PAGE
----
Dan Mugge from Calque: How Proptech Will Guide the Next Generation of Mortgage Lending

Dan Mugge

Dan Mugge is COO of Calque, Austin, Texas. He honed his expertise in strategy and development in the real estate and mortgage industries while working for companies such as First American, CoreLogic, Black Knight and ClosingCorp. He implemented three different process flows within Calque’s CRM that have generated consistency in engagement and automated manual processes. His efforts have enabled Calque to double its application volume without adding resources.

During the dot-com bubble, most tech and internet companies were highly overvalued. Optimism flourished among investors who were too distracted by market trends to question and vet these unrealistic metrics. Sound familiar?

During the pandemic, we saw similar behavior in our space with the proptech bubble. Proptech companies popped up to provide technological solutions aimed at redefining how property is bought, sold and managed (i.e., cash-offer products, remote touring and buying, calculators to assess which home improvement projects will have the best ROI, etc.). Eager investors, fueled by optimism from unprecedented home prices and market growth, poured capital into proptech companies to avoid missing out on the potential upside.

Just as we saw during the dot-com bubble, that pace of market growth couldn’t continue forever, and many proptech companies (and their valuations) are shrinking as a result. However, it’s important to note that the core value of their products remains and the market continues to evolve in their wake.

The Next Generation of Proptech

The use of the Internet continued to grow after the dot-com bubble, and great online companies and digital innovation grew along with it (at a more realistic pace). It will be no different with proptech. In fact, we are already seeing this prove out. Great proptech companies are growing, even in a drastically subdued market.

So what makes a proptech company great now that the initial wave of hype has passed? First, companies that provide efficiencies and create value for multiple parties will excel in a collaborative industry like real estate where you have consumers, agents, insurance, title, and lenders all working together to complete a transaction. Much of the initial proptech growth was focused on solving problems for one stakeholder (usually consumers), but the rise of proptech that benefits additional parties like mortgage lenders and agents will lead the way.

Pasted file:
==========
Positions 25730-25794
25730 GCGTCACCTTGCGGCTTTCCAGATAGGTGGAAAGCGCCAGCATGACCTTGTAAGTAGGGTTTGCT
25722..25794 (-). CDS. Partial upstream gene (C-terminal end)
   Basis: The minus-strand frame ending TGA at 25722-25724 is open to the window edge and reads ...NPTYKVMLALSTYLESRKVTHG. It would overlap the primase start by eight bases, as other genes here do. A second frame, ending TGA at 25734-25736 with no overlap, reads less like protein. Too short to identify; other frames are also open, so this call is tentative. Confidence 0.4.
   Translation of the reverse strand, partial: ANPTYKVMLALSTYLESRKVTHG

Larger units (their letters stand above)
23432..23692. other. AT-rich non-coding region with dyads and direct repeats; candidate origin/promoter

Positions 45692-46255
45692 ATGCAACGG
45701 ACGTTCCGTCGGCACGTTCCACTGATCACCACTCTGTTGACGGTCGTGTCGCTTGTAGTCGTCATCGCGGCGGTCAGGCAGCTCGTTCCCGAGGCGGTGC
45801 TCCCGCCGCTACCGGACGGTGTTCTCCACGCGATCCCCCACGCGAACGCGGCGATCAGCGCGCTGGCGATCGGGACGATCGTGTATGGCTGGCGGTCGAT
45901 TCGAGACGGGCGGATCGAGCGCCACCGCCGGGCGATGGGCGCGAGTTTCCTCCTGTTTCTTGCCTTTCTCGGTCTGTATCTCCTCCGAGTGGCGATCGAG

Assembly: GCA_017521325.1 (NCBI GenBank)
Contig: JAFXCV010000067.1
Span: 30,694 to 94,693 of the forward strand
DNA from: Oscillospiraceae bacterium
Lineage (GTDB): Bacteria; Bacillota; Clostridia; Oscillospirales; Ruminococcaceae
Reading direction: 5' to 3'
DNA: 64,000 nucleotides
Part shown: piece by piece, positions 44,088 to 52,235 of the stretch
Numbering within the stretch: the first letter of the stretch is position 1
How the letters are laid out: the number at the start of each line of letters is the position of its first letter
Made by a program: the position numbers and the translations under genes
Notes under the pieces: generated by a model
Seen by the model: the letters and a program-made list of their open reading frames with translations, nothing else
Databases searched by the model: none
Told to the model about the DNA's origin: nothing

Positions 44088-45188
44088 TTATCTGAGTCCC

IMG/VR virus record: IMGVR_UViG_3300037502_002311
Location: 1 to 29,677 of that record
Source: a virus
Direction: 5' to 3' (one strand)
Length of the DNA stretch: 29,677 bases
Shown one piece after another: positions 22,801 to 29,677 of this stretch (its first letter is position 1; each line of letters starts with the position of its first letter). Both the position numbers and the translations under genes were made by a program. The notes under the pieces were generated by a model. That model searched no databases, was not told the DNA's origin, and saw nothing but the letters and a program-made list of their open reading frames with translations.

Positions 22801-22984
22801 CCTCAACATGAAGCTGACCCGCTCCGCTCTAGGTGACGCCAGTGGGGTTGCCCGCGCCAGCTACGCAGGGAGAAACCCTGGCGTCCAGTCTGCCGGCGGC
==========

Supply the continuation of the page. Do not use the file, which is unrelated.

Secondly, proptech companies that strengthen what’s already working without creating new problems will overshadow early entrants that introduced bulkier solutions. For example, proptech companies offering ‘cash offer’ programs created duplicate home sales and extra work for agents in an attempt to address a very real consumer pain point – the stress of having to sell your current home before you can afford to buy the next one. In 2024, new solutions will eliminate the extra burden these products created and make the process better for all parties involved.

Here are just a few examples of how proptech is redefining the housing finance industry.

New Mortgage Products

Proptech enabled homebuyers to experience a completely different process of buying and selling over the last few years. And now, in 2024, loan officers and agents can feel the improved experience as well. For example, Calque works with established lenders so their loan officers can offer an in-house ‘buy before you sell’ experience that creates virtually no extra work for agents and is more cost-effective for consumers.

Predictive Analytics

Many successful proptech companies employ technology such as bots, artificial intelligence and machine learning to gain actionable insights for more efficient mortgage lending. For instance, Plunk provides predictive analytics tools using AI-powered algorithms that enable more precise market valuations. This helps mortgage lenders and agents become more nimble in the markets expected to see an increase in buying demand and access data-driven platforms that can augment their portfolio management.

Virtual Reality

Virtual Reality (VR) is revolutionizing the remote viewing of real estate listings by allowing potential buyers who live far away or can’t visit homes for other reasons to explore properties in a more realistic digital format than pictures. Companies like RealSpace, Atlas Bay VR, and iStaging offering real estate-specific VR can save buyers time and money. Buyers no longer have to travel to multiple properties, which can be a hassle and expensive. VR is still a relatively new technology, but it is quickly gaining traction in the real estate industry. As VR headsets become more affordable and accessible, it is likely that VR will become the standard for remote real estate viewing.

The Future is Networked

These are just a few examples of the next wave in proptech innovation, but the potential in the space is only limited by our imaginations and current capabilities. We expect optimism and steadier growth to return to the space now that the dust is settling from the pandemic boom and interest rate hikes. Opportunities for real estate agents and mortgage lenders to leverage proptech to enhance their clients’ home buying process (and their own) will grow through 2024 and beyond. Those who do will become market leaders right alongside their proptech partners.

(Views expressed in this article do not necessarily reflect policies of the Mortgage Bankers Association, nor do they connote an MBA endorsement of a specific company, product or service. MBA NewsLink welcomes your submissions. Inquiries can be sent to Editor Michael Tucker or Editorial Manager Anneliese Mahoney.)